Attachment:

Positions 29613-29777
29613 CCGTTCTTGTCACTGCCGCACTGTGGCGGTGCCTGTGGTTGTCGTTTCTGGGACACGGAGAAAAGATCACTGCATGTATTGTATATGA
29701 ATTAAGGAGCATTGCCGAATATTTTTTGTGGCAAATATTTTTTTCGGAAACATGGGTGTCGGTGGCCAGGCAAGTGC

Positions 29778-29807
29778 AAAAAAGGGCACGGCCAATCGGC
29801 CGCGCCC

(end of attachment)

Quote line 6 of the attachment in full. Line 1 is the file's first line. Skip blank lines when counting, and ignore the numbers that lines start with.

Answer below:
29801 CGCGCCC